With government funding running out soon, expect more brinkmanship despite public dismay at political gridlock
What the UK government's back to work plan covers – and why it is unlikely to boost people's job prospects
When Marx met Confucius: Xi Jinping's attempt to influence China's intellectual loyalties has met with a mixed reception at home and abroad
Erdogan's stance on Israel reflects desire to mix politics with realpolitik – and still remain a relevant regional player
British prime ministers reshuffle more than other leaders – what the latest changes tell us about Rishi Sunak's government
As calls grow louder for a Gaza ceasefire, Netanyahu is providing few clues about his strategy or post-war plans
Russia-Ukraine conflict: Kyiv says Moscow wants complete destruction of Ukraine, Ukrainian statehood
Russia’s invasion of Ukraine is approaching its fourth month, with Russian forces continuing to bombard its territories to seize control. Ukraine’s deputy defense minister said Russia’s strategic goal in the war is the complete destruction of Ukraine and Ukrainian statehood.
In a briefing, Ukraine’s deputy defense minister Hanna Malyar said Thursday that the situation on the ground is becoming a challenge for Ukrainian troops, and Russia’s main goal in the war is to take full control of the Luhansk and Donetsk regions. Pro-Russia separatists occupy both regions.
“Russia’s main strategic, military-political, and military-economic goals as regards our state remain the complete destruction of Ukrainian statehood and the nation, as well as the destruction of the military and economic foundations of our state,” said Malyar.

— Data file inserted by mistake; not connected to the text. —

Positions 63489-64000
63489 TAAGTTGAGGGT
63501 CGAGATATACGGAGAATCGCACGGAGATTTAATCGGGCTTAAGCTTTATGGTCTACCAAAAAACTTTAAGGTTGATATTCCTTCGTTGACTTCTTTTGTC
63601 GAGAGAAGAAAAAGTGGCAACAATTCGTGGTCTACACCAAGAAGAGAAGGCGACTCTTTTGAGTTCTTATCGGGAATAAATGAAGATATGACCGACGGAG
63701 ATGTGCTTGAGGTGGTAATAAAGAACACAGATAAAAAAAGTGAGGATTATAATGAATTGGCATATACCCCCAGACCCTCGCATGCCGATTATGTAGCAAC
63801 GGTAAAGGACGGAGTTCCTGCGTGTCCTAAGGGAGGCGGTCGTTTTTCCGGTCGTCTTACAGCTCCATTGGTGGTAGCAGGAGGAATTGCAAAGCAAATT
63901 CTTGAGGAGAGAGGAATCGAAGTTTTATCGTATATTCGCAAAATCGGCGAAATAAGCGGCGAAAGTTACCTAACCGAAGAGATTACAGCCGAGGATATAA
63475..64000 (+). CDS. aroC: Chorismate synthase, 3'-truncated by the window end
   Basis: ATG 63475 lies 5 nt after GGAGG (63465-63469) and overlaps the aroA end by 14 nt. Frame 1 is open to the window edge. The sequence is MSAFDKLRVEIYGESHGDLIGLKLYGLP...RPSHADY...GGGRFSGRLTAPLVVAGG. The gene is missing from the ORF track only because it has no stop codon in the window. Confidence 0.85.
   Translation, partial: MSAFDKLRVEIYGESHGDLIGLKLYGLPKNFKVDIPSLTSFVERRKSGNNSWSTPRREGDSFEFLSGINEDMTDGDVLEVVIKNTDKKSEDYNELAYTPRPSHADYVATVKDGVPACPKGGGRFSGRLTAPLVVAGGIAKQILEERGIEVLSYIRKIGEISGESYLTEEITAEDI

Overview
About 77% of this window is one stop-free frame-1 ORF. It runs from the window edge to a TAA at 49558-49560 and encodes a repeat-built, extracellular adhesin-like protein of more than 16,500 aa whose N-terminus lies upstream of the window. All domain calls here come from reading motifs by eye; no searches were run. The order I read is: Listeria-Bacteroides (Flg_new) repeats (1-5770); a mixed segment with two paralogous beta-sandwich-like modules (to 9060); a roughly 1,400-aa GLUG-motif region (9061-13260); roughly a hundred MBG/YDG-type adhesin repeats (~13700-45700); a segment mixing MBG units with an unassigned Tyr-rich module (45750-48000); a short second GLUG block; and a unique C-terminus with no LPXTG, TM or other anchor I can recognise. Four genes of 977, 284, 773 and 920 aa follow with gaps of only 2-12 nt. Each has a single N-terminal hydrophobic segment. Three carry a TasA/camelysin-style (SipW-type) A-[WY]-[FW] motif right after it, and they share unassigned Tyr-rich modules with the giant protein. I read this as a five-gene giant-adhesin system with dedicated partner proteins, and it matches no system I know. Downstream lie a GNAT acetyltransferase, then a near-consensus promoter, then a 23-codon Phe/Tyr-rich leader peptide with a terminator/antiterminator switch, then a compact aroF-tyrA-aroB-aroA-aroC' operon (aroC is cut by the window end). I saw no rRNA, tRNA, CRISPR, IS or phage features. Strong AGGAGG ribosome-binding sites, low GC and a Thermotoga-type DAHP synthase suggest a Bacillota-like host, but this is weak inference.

Malyar added that Russia’s military goals also include destroying the weapons and equipment the West has sent over to Ukraine and damaging transport infrastructure that is used to transport military and civilian goods.
Malyar said that any further military action would depend on what Ukraine has at its disposal, referencing the requests by Ukraine to allies to provide more arms and long-range weapons.
French President Emmanuel Macron, Italian Prime Minister Mario Draghi, and German Chancellor Olaf Scholz visited Ukraine Thursday in a show of support and gave hope for Ukraine’s membership in the European Union.
In an interview upon visiting Kyiv, Macron said it would be up to Ukraine on which territories it decides to cede to Russia in an end to the war.
“This is up to Ukraine to decide,” said Macron. “I think it is our duty to stand by our values, by international law, and thus by Ukraine.”
Ukraine has repeatedly maintained that it does not intend to surrender any part of its territory to Russia.
In a call with Ukrainian President Volodymyr Zelenskyy, US President Joe Biden said the US will provide an additional $1 billion in security assistance to Ukraine for its efforts in the Donbas region, where the fighting is the most concentrated.
In a statement from the White House, the additional support will include additional military and defense weapons and ammunition for artillery and advanced rocket systems.
Will AI kill our creativity? It could – if we don’t start to value and protect the traits that make us human